New London underground map that has been published to help passengers with anxiety — Scope | Disability forum
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New London underground map that has been published to help passengers with anxiety

Sam_Alumni Scope alumni Posts: 7,674 Disability Gamechanger
People with claustrophobia or other anxiety conditions could find their journeys less stressful as TfL today launched a new map that shows which stations and sections of the TfL network are underground.

The tunnels map has been created following suggestions from customers living with claustrophobia or anxiety conditions who find it difficult using the Tube, and has been welcomed by charities. It is one of the many ways that TfL is working to improve the travel experiences of customers using public transport in London. Earlier this year, TfL launched the new 'Please Offer Me a Seat' badge to help disabled customers and those with hidden conditions, illnesses and injuries, find a seat on public transport more easily.

Mark Evers, the Director of Customer Strategy for TfL said:

"This new map is just one of the tools we have created in response to feedback from our customers on how we can make the transport network more accessible, making travelling easier and more comfortable for all our customers"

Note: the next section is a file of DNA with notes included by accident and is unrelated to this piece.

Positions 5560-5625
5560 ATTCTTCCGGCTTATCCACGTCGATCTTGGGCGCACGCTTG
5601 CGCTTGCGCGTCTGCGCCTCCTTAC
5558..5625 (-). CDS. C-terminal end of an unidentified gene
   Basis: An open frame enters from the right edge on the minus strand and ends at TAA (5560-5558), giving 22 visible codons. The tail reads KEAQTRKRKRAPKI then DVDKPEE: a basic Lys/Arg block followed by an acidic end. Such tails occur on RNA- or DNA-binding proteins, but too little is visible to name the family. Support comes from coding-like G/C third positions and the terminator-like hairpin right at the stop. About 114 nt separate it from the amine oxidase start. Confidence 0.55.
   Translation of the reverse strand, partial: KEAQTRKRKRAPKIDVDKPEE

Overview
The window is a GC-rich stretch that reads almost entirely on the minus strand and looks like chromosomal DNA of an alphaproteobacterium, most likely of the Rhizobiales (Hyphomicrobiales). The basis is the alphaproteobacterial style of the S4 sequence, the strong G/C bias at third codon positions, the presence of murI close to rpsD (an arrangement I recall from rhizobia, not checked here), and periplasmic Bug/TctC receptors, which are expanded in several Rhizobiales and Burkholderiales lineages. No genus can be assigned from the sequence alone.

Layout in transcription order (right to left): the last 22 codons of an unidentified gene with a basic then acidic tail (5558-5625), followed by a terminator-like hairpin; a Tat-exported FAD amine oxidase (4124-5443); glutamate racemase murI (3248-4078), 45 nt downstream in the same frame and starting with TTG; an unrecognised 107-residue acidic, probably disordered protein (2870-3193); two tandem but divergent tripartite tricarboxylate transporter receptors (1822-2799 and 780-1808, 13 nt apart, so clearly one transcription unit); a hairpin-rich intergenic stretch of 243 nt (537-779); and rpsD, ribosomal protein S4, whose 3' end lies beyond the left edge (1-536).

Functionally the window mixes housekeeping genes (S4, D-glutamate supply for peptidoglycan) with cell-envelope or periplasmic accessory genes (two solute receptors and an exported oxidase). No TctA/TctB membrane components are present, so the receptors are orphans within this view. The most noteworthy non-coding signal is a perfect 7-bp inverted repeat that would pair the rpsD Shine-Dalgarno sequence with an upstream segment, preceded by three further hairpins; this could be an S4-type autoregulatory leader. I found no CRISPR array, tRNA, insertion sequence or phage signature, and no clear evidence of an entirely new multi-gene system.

Richard Lane, Head of Communications at disability charity Scope, says:

“It's great to see London Underground taking steps to make travelling easier for more people. Disabled people still face many challenges getting from A to B and sometimes might need a bit more support when travelling by tube.

“There is a long way to go in improving people’s understanding and attitudes towards disability but it's good to see a strong commitment from TfL to tackle the barriers disabled people face.

“TfL has done some really positive work with disabled people to increase the accessibility of London's busy transport network and we're pleased they are looking at different ways to improve journeys for disabled commuters.” 

What do you think? Would this help you? What else could transport companies do to make public travel more accessible?

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